Dozens of Haitians drown after boat sinks off Bahamas

Bahamian officials say vessel carrying Haitians sank near Fowl Cay, 10km off the coast of Marsh Harbour, Abaco.

    At least 28 Haitians have drowned off the coast of Abaco in the Bahamas, in the latest tragedy at sea for people seeking to leave the Caribbean's poorest economy.

    In a statement on Sunday, the Royal Bahamas Defence Force (RBDF) said that after two days of dive operations, "a total of 17 persons have been rescued alive and 28 bodies have been recovered from the water".

    The incident took place on Saturday when the ship carrying the people from Haiti sank near Fowl Cay, 10km off the coast of Marsh Harbour, Abaco.

    Fifteen survivors and 13 dead bodies were recovered on Saturday in a joint operation between the RBDF and coastguard of the United States. On Sunday, two more survivors were found alive on a nearby cay in addition to 15 bodies in the sunken vessel.

    In a post on Twitter, the US embassy in Haiti described the ship as a vessel trafficking people out of Haiti, adding: "No journey is worth risking lives - please urge families and communities: Illegal migrant & smuggling operations are dangerous and frequently end in tragedy."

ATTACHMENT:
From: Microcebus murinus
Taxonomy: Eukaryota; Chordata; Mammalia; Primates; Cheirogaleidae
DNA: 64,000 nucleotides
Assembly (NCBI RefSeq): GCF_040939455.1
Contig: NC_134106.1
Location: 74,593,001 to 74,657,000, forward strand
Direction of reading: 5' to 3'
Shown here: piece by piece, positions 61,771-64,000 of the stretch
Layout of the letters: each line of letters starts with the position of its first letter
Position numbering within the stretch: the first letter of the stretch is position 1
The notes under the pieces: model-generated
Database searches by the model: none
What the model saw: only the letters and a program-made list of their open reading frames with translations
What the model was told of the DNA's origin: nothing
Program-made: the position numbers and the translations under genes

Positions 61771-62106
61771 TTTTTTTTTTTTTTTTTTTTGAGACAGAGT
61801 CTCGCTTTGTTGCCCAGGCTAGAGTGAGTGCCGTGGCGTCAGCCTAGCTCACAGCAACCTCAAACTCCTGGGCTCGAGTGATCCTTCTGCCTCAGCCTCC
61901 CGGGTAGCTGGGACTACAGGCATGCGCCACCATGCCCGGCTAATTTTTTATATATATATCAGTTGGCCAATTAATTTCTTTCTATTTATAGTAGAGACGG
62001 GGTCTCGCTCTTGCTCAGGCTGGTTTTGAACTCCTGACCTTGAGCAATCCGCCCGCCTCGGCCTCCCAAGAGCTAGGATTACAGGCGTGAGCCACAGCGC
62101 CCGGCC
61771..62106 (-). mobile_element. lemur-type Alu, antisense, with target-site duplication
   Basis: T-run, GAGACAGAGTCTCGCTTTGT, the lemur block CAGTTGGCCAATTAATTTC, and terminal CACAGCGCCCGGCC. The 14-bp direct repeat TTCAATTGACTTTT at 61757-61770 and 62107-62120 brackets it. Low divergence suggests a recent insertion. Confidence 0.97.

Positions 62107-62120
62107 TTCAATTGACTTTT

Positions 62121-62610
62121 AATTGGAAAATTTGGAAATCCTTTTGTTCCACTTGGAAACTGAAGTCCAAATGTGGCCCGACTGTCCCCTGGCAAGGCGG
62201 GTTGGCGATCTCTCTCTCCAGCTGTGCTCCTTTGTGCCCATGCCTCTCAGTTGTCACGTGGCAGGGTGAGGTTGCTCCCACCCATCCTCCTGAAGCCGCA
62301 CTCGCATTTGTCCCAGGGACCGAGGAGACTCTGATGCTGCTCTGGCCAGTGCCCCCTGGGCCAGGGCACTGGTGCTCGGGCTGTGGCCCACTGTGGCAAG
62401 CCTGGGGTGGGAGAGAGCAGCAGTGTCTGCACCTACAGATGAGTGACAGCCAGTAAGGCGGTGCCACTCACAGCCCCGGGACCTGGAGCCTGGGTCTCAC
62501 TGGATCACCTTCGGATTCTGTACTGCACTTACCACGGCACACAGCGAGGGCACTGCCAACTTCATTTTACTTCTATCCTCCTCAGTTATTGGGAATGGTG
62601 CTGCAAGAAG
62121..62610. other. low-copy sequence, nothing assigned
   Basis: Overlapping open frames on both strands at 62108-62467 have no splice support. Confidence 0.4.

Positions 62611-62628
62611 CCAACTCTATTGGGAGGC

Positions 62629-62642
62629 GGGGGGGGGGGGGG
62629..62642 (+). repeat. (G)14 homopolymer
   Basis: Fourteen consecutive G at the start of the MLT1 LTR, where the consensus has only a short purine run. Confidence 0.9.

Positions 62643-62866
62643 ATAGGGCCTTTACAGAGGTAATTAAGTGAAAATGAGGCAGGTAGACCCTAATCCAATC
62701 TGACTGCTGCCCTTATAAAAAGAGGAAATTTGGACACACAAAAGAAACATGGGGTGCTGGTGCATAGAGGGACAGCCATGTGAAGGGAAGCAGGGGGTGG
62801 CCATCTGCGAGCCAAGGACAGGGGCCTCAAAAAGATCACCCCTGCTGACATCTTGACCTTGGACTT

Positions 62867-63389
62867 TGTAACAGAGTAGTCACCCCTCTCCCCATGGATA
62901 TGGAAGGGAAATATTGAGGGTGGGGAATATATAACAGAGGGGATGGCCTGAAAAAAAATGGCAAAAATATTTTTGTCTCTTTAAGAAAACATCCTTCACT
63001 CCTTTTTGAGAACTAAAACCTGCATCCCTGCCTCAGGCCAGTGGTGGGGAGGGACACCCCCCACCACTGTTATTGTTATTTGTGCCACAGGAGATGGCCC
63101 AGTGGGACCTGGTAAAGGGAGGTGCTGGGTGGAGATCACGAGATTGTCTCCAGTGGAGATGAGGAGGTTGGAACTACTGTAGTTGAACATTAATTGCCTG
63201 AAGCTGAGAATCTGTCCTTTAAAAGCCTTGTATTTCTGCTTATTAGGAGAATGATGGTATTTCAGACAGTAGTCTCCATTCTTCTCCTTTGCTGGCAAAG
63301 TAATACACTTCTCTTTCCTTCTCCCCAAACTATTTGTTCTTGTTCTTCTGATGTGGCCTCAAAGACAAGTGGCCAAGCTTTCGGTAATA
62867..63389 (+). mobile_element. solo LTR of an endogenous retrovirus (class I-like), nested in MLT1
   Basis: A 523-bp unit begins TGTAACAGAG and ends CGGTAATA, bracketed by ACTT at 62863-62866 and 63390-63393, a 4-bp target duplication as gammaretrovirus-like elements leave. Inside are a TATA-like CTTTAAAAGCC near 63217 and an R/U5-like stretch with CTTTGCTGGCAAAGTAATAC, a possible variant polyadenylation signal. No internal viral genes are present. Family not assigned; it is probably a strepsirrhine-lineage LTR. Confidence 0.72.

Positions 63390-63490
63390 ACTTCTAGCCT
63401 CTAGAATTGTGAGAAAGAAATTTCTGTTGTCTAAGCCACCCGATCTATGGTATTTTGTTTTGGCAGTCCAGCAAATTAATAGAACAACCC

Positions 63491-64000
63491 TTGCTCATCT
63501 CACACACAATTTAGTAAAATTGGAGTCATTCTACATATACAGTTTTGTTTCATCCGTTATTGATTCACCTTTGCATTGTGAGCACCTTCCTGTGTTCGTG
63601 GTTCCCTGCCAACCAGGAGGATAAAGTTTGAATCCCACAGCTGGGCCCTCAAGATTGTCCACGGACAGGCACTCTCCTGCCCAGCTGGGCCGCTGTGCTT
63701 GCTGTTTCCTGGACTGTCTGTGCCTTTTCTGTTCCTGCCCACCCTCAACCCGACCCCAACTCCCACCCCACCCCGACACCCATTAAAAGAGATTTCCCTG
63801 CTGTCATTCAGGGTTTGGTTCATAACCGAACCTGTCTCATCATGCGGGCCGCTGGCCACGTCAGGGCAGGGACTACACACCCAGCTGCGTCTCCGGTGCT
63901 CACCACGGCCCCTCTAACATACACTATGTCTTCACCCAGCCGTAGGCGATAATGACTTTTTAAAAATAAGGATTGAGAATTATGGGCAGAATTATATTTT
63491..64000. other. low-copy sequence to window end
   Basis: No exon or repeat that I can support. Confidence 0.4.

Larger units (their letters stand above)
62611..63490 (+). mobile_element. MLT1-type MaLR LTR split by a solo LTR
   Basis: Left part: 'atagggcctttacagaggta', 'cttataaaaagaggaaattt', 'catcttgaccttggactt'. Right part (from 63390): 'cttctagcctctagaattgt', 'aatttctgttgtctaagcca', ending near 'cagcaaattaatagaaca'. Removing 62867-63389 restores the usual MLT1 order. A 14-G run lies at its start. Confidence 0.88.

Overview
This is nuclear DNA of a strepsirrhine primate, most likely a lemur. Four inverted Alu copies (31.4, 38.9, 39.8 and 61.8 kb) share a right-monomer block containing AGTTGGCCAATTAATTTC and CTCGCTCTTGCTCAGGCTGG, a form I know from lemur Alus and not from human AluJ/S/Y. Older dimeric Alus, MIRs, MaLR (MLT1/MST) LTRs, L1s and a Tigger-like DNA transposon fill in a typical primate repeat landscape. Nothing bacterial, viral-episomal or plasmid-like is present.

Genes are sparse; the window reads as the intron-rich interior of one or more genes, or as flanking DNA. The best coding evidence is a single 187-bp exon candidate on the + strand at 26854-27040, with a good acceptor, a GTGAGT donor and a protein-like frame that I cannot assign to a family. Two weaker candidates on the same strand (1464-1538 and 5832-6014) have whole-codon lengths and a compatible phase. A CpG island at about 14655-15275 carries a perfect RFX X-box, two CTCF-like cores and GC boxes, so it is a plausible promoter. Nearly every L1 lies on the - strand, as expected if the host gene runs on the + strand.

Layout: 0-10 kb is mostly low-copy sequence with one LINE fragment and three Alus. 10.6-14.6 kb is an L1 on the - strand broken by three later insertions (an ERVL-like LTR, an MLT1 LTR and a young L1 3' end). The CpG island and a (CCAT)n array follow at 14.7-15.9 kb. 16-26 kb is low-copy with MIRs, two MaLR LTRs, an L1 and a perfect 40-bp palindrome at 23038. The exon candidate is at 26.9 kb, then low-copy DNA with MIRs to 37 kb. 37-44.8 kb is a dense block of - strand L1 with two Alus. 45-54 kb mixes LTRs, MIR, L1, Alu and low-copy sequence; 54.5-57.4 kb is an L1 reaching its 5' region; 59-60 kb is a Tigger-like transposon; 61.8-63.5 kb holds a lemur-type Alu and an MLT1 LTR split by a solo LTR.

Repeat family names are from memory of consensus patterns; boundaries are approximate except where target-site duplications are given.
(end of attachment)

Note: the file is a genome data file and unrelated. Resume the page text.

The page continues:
The RBDF added that this year alone, some 300 Haitians had been apprehended for entry without documents during four separate incidents.

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    In a country where more than 60 percent of the population lives on less than two dollars a day, there are frequent attempts to reach the Bahamas or Turks and Caicos without documents.

    In recent years, thousands of young Haitians have migrated to Chile or Brazil, countries where visas are more easily obtained.

    Although Haitians historically have gone to the US, mainly in the state of Florida, the flow of migrants has shifted to Canada and other neighbouring countries.

    Since a devastating earthquake in 2010, about 60,000 Haitians have found temporary protected status in the US.

    In 2017, US President Donald Trump's administration announced it was terminating the programme but the decision has been challenged in several court cases.

    SOURCE: News agencies